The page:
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UK Government Aims for Paperless Society within Four Years

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posted on Mar, 27 2010 @ 01:13 AM
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why build the Internet in the first place then censor it? why not censor it in the beginning.
Paperless society? good idea but than you think, how are you going to prove your identity if you don't have a passport or birth certificate??.

That surly has to be some kind of chip then i suppose?




posted on Mar, 27 2010 @ 01:30 AM
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reply to post by anonymousproxy
 


Who said anything sbout Net censorship?

And the term "paperless society" is more of a project title than anything else. Of course there will still be things like Passports and Birth certificates, because at the very least, other countries will not be paperless but no matter how "advanced" you are, some things just can't be digital..

Yet again, ATS seems to be reaching for some perculiar state of affairs where none exists...



posted on Mar, 27 2010 @ 01:32 AM
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Pray Dear Old England is never attacked by EM Weapons then , or All your lives will go poof ..........



posted on Mar, 27 2010 @ 04:44 AM
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Originally posted by Zanti Misfit
Pray Dear Old England is never attacked by EM Weapons then , or All your lives will go poof ..........


I was thinking exactly the same, we will have nothing left.

It really worries me that everything is going online. As good as the internet is, what happens if it dies, gets overloaded, taken out by EM or something similar?

My kids get given homework and the ONLY way they can do it is by going online. Therefore parents nowadays NEED to have a recent PC, inkjet printer and broadband at home so the kids can get through school.

What a joke, I didn't even have computers at school, never mind at home and I got straight A's in all my exams by learning from a BOOK, remember them!

A top IT guy said to me last week, computer files from 15 years ago can't be read anymore by our high tech PC's! Who nowadays knows how to use DOS commands or write a program in BASIC?

Although all my music is on my iPhone in MP3 format, I still have everything on CD, Tape and Vinyl as a BACKUP!

Books will be around in another 500 years, DONT RELY IN DIGITAL EVERYTHING, stupid labour Government!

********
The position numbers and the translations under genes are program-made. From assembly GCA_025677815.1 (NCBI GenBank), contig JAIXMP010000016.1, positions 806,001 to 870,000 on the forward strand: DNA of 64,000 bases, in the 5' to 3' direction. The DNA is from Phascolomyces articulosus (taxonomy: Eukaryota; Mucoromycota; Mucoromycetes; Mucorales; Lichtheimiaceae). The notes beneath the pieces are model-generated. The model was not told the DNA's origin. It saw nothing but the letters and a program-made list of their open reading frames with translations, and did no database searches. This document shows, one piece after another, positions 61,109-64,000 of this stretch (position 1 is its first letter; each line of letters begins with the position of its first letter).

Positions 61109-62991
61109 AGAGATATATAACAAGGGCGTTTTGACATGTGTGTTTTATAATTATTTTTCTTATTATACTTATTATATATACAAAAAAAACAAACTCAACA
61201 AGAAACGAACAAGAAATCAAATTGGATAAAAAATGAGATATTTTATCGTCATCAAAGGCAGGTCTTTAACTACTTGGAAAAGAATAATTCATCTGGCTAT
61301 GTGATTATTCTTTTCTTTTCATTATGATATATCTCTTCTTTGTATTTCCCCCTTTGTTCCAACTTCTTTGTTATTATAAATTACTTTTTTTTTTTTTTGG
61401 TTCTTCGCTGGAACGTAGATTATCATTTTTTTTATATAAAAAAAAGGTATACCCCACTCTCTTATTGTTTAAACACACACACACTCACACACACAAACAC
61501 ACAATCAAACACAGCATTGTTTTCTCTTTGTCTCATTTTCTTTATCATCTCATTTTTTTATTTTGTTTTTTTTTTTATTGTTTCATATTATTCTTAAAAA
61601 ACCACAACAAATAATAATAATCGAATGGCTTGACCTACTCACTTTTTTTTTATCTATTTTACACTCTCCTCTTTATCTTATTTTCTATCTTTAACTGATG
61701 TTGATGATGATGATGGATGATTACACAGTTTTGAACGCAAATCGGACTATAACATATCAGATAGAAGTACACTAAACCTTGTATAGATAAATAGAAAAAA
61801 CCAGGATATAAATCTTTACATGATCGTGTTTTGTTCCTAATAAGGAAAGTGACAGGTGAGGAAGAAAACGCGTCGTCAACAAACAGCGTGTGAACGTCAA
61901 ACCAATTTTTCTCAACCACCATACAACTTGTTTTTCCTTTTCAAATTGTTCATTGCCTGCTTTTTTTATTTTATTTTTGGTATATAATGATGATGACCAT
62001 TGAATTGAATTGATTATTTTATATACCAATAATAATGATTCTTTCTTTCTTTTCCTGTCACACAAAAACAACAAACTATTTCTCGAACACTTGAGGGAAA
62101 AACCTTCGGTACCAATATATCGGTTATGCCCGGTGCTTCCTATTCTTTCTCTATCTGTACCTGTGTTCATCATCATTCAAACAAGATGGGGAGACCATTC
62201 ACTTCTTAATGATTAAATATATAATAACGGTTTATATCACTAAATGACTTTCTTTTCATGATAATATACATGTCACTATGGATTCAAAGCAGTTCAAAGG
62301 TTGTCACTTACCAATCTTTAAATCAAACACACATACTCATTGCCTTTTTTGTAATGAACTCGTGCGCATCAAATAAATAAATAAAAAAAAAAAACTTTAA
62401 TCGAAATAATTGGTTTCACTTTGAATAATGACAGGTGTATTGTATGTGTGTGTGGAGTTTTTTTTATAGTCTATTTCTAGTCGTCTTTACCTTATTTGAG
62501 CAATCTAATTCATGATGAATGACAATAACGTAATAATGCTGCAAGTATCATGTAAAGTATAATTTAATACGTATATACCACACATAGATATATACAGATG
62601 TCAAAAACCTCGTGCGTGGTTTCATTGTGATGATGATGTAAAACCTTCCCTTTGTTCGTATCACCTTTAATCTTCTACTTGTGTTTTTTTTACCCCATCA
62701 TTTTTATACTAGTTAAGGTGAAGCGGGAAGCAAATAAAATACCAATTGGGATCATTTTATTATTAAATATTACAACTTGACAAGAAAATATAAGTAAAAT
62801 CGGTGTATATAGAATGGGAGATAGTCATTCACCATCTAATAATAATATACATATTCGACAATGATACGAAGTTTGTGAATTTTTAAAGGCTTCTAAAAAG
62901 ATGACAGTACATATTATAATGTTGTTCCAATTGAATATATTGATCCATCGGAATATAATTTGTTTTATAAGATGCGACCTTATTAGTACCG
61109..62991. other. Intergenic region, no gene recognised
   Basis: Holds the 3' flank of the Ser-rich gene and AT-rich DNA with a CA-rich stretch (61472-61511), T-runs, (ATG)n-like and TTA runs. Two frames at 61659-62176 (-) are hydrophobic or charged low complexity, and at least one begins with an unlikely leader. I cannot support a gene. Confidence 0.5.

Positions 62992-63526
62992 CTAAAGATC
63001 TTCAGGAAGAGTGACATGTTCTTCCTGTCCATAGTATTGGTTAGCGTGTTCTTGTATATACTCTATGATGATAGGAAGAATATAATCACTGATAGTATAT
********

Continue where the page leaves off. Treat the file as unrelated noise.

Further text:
posted on Mar, 27 2010 @ 06:12 AM
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Originally posted by BetweenMyths

The Semantic Web & Internet of Things
kencraggs.livejournal.com...
I suggest you at least read 'The World Government Global Database' and 'An Orwellian World for Big Brother'.

This is how the NWO are getting people into key posts in the public sector. I suggest you take the time to read the entire article.
onlinejournal.com...


Big star for you BetweenMyths. Thank you.


...Posters here have said there is no Internet, the Internet cannot be controlled, ATS members perceive some world that doesn't exist... Please, read some of the reports BetweenMyths linked.

From An Orwellian world for Big Brother:



The Council of Europe document ‘Internet Governance and critical Internet resources’ states (p.7) that “ . . . the Internet of Things refers to the seamless connection of devices, sensors, objects, rooms, machines, vehicles, etc, through fixed and wireless networks. Connected sensors, devices and tags can interact with the environment and send the information to other objects through machine-to-machine communication . . . The Semantic Web promotes this synergy: even agents that where not expressly designed to work together can transfer data among themselves when the data come with semantics.”

Pachube (pronounced Patch-bay) is a platform that helps individuals and organisations connect to and build the ‘internet of things’ and enable buildings, interactive environments, networked energy meters, virtual worlds and sensor devices to “talk” and “respond” to each other. Pachube, according to the founder, Usman Haque, is a vision inspired by Dutch architect Constant Nieuwenhuys and his 1956 proposal for a visionary society, New Babylon.

Around the world, a near invisible network of RFID wireless tags is being put on almost every type of consumer item. Wireless tags and sensors are being produced in their billions and are capable of being connected to the Internet in an instant. Yet this network is being built with little public knowledge or consent.

IT company Hewlett Packard intends to create a Central Nervous System for the Earth (CeNSE), consisting of a trillion nanoscale sensors and actuators embedded in the environment and connected via an array of networks with computing systems, software and services to exchange their information among analysis engines, storage systems and end users. Ericsson, the Mobile telecommunications company, predicts that 50 billion devices will be wirelessly connected in 2020 and Cisco envisages the next generation of the Internet as having 1,000 times as many devices as the current Internet.



posted on Mar, 27 2010 @ 06:58 AM
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I work for a book distribution company & we've just started using handheld scanners to scan books rather than using paper,it's alot of info to take in but it works.
the main problem is when the system goes down thats it,you have to wait for it to get fixed,no paper means you can't continue.

it's a good idea to go digital but 4 years is not alot of time to implement it,more like 7 or 8 but goverments change.
i do feel whoever wins the next election will continue the digital path,maybe a different angle but the same result at the end



posted on Mar, 27 2010 @ 07:32 AM
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Originally posted by infinite